Common name:  Didymo
Scientific name:  Didymosphenia geminata
Management programme:  Unwanted organism


Didymo - also known as 'rock snot' - is a type of algae. It can form massive blooms on the bottom of streams, rivers and lakes, and its spread is highly undesirable. 

Didymo impacts on water quality, biodiversity and economic and social values.

Why are they a pest?

Didymo has the ability to form large blooms in continuous mats often confused with soggy toilet paper. It grows on river and lake rocks as pinkish-brown blogs at the surface and woolly white-cream blobs in the water. This microscopic pest can be spread by a single drop of water. Even if you can't see it, you could be spreading it.

The alga is a native of northern Europe and North America, and was first reported in New Zealand in 2004.

Didymo has been confirmed in various lakes and rivers in Otago however there are 600 waterways in NZ that still require safeguarding. It is not yet present in the North Island of New Zealand.

The South Island is a controlled area for didymo. This makes it a legal requirement to clean all gear used in the water before going from one waterway to another.

What does it look like?

Management and control

To prevent the spread of freshwater pests, including didymo, whenever you move between waterways you must check, clean and dry any equipment that comes into contact with water. 

Before you leave any river or lake:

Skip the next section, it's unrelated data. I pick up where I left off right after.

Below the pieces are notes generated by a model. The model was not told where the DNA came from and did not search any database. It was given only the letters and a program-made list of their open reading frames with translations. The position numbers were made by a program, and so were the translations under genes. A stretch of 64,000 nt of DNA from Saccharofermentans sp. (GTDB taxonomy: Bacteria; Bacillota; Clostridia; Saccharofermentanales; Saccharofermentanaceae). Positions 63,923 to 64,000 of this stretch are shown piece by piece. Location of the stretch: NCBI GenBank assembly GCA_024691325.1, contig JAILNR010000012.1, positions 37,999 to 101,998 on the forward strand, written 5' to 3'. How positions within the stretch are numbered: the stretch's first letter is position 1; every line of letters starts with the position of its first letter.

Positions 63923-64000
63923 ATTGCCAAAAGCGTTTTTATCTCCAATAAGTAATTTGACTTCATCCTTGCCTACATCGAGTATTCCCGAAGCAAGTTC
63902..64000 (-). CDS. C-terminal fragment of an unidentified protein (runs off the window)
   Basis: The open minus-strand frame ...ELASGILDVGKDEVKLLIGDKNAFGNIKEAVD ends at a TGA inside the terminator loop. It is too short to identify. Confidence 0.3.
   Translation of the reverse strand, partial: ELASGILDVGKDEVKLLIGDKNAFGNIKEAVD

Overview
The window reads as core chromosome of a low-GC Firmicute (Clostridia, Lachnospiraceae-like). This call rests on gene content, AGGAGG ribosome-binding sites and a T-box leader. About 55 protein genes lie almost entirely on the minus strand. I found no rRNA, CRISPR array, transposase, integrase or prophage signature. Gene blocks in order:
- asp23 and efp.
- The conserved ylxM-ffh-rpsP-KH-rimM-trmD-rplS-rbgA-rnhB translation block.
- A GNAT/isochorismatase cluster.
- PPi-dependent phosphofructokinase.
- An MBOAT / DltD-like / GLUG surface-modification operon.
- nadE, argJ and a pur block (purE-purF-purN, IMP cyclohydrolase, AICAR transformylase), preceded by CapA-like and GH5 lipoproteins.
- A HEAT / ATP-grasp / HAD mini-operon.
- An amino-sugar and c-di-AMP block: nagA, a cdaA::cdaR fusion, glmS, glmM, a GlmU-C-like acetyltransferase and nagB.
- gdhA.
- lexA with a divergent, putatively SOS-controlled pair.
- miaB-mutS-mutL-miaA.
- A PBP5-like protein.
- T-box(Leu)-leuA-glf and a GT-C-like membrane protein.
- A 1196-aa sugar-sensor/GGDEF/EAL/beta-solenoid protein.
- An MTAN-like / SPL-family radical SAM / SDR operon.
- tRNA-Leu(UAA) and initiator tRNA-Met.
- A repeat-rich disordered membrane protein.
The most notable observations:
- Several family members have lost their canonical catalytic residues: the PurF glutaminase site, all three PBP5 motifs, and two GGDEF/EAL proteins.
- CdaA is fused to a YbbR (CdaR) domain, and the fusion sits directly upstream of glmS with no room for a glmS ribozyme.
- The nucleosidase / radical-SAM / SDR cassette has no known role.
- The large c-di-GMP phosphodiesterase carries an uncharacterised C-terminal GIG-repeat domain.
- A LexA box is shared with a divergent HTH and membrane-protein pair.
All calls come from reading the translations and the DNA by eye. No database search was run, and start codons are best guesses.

Check - remove any plant matter from your gear and clothing and leave it at the site. Don’t wash plant material down the drain. 

Clean - soak or scrub all items using one of the below treatments:

Cleaning option Amount Duration
Dishwashing detergent or nappy cleaner  10% mix (1 litre to 10 litres of water)  Soak or spray all surfaces and leave wet for at least 10 minutes 
Bleach 2% mix (200mls to 10 litres of water)  Soak or spray all surfaces for at least 1 minute 
Hot water above 60°C 

Soak entire item


Soak for at least 1 minute


Hot water above 45°C 

Soak entire item

Soak for at least 20 minutes 

Freezing   Until solid 

Note: 60° C is hotter than most tap water; 45°C is uncomfortable to touch. Allow longer times for absorbent items. 

Dry - ensure your gear is completely dry to touch, inside and out, then leave to dry for at least another 48 hours before you use it. Didymo can survive for months on moist gear.  

If it’s wet, it’s a threat. 

If you come across any suspicious looking algae in Otago rivers, please contact:

  • Otago Regional Council’s Pollution Hotline on 0800 800 033, or
  • Ministry of Agriculture and Fisheries on 0800 809 966.

Remember to check, clean and dry all equipment, before you leave any lake, stream or river.

Technical reports on didymo in Otago

External Links

Management programme